A Common Bond

Victor's Story

I was raised in a family that was divided by religion, in the south end of America. This is the story of my life:

The first memories I have about my childhood are those of a little boy playing being big, building highways and buildings, since I was a child I always liked construction, and with my brothers, all of us children like me, we used to have fun in our home backyard and in our street. However, the fun always ended at the time our mother had to take us to the Kingdom Hall. She, a Witness since she was a child, was very aware of her duty as a member of that organization, that is, to raise her children under God's teachings.

Almost every morning my mother went to do field service, preaching hope for a new world to people. Sometimes we went with her. We were six brothers, plus a step brother, a son of my father, whom my parents kept home when he was nine. His name is Antonio.

I remember that morning very well: my mother wasn't home, the sun shined through the thin wooden walls of my room, lightening every single corner. I was only five. We were alone, under my step brother's care, which at the time was about nine. That was the first time he raped me, not just me, but one of my brothers too. That happened throughout my entire childhood. The abuses were ongoing, and they all happened while my mother went out to talk to people about hope, and God's love and mercy for human kind.

Several years passed, until one day I told my mom. She, in denial, told me that those were just dreams that children have. I left it all at that until one day, when Antonio wasn't living with us anymore (he was already married and had a son), I told my older brother. He did believe me and told my mother.

That time, in spite of the police informing my mother that they could charge him, she decided not to press charges since she loved him as her own child. The solution then was to move to a different city. That's how my quest for God's forgiveness started, as by that time I already was feeling attracted to men. No psychological, or any specialist's or professional help was offered, nothing that could "change my ways". My only treatment was to stay with the Jehovah's Witnesses, and for a long time I though that that's the only treatment I needed.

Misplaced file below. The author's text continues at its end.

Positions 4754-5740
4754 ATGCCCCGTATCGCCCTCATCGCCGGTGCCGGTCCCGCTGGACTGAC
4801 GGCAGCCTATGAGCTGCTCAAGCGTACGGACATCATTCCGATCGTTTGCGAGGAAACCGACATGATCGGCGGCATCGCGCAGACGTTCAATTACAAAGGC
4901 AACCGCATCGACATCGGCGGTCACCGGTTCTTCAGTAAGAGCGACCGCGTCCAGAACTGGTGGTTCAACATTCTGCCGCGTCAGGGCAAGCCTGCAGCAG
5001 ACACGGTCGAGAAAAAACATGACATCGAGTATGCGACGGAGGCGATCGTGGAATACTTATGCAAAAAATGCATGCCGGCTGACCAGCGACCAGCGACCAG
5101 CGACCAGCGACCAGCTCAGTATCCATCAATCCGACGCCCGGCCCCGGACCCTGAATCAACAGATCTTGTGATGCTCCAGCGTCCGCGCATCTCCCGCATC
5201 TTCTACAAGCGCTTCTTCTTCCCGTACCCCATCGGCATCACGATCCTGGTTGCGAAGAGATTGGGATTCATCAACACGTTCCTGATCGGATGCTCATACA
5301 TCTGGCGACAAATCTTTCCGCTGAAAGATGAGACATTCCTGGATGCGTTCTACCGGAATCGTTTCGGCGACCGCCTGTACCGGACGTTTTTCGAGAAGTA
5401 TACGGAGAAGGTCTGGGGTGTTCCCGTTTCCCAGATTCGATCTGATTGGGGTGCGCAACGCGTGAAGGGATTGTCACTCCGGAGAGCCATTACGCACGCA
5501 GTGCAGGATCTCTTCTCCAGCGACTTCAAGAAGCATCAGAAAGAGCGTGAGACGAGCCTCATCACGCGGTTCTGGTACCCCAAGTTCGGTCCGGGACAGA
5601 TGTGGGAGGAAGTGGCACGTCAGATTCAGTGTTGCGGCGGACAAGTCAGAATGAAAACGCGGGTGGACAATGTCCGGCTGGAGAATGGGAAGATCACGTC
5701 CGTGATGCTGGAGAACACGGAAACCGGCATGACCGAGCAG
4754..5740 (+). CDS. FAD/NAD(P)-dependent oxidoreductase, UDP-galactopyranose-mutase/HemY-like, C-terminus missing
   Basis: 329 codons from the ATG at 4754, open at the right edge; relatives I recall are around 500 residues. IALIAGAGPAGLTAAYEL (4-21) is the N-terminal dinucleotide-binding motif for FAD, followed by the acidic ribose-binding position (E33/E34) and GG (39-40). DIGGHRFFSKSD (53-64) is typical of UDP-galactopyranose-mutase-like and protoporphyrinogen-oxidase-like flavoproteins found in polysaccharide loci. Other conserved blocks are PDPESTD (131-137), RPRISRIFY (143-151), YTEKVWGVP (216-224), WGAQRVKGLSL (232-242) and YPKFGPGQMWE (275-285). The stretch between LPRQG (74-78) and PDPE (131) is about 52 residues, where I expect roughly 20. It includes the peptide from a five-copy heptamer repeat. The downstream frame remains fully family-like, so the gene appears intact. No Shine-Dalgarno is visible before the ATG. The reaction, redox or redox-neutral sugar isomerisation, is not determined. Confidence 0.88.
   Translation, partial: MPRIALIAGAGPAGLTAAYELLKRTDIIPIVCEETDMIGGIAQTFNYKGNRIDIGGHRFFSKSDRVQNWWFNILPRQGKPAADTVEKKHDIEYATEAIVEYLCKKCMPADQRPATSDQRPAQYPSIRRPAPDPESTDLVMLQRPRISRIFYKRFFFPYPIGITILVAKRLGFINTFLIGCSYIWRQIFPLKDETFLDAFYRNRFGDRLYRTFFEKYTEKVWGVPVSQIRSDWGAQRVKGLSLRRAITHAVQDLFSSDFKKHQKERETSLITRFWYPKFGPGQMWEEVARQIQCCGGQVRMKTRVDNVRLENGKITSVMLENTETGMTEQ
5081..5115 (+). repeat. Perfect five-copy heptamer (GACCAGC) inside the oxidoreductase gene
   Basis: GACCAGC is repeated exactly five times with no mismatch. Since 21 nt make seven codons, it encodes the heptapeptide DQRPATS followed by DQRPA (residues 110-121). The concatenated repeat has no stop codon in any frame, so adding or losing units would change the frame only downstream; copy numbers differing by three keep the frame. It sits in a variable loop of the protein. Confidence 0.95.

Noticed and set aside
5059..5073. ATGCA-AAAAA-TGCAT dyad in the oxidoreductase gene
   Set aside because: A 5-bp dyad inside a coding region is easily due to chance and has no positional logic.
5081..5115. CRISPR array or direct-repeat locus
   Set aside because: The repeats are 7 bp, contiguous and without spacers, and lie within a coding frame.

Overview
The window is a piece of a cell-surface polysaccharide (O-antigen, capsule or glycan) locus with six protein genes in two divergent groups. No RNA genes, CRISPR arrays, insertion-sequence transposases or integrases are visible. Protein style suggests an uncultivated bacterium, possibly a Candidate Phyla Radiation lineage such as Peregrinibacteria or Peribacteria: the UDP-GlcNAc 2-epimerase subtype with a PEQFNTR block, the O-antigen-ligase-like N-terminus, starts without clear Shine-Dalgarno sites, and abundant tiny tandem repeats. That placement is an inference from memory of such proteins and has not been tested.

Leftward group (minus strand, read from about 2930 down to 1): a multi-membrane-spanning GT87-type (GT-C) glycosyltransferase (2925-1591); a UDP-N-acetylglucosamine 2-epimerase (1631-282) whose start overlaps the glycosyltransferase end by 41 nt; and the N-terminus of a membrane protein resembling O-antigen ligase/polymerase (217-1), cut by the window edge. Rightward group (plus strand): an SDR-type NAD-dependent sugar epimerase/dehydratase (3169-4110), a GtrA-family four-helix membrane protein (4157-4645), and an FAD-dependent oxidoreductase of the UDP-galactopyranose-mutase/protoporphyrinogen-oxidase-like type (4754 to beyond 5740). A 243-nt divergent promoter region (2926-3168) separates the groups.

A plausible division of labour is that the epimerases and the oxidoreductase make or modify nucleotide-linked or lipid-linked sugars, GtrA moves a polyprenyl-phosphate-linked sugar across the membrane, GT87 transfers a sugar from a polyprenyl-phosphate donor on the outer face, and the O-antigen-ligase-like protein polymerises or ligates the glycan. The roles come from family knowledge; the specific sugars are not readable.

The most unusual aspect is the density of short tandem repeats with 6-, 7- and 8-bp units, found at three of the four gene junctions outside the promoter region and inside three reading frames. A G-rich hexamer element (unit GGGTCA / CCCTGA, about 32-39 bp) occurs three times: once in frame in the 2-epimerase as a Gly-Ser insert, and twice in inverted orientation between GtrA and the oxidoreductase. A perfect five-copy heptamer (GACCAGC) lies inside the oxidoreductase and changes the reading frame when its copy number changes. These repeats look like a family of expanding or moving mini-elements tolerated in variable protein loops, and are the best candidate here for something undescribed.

Time passed. I grew up, and the weight on my shoulders became heavier and heavier. At some point I thought that the solution was to have a girlfriend, but I couldn't as I didn't have enough Christian maturity to get married; I was only 17 at the time. Eventually I left home, abandoned my parents and moved to a different city.

Convinced that the solution to my problem was to fill my life with service, I quit higher education and dedicated my life to service, sharing my gift by spreading the message to all whom deserve it. I was 22 at the time, I had served as a missioner for about 2 years. I didn't have much, no money or luxuries; I was living in a room I rented. I was happy doing such fulfilling service, yet the ghost of the abuse, rape and homosexuality was haunting me. I thought I fell in love with my best friend, which I found detestable. I wanted to give him love and protect him, but I couldn't. He was another man. One day my situation was too much to bear and it went out of hand. That's when I just disappeared for about an entire week.

One afternoon I was at the shore, standing by the sea. The strong wind was blowing on my face. The only sounds I could hear were those of the breaking waves in the background, far down. I looked at the city, that beautiful city that hosted me for four years, and I saw hope. How many people are happy at this very moment? How many young men can study and have a career? That's when I decided to let go and get away from what was hurting me. For the first time I came to understand that it wasn't me, but the people around me, those who knew about my problems, that couldn't provide me the support I needed when I needed it the most.

When I was 23 I decided to return to home. I had not seen my parents since I left at 18. The scene was devastating: a broken marriage, an alcoholic father, and a mother working from dawn to sunset to hold the family together; it didn't matter at what cost, what mattered was that her marriage stayed together. She was married "and she had to stay that way until her husband dies". That's the life that it took for her to maintain a marriage that's honorable on the eyes of God, until I convinced her of separating (in my country legal divorce didn't exist at that time), so we left to another city, then she married and now she's happy.

As of me, I started the struggle to accept my reality, now far from all outside influence. Is started psychological therapy, and for the first time I understood many of the things that happened to me. I was not the bad person that many times I believed I was. Never again I cried out of the guilt for seeking the company and understanding of another man. It was not a choice, that's who I am. Finally I found my true self.

Today I'm 29. I started a career, I'm studying something I love, I have my own apartment, and most important, I am with a person I love. By coincidence, his name is the same of my first love.


Santiago, Chile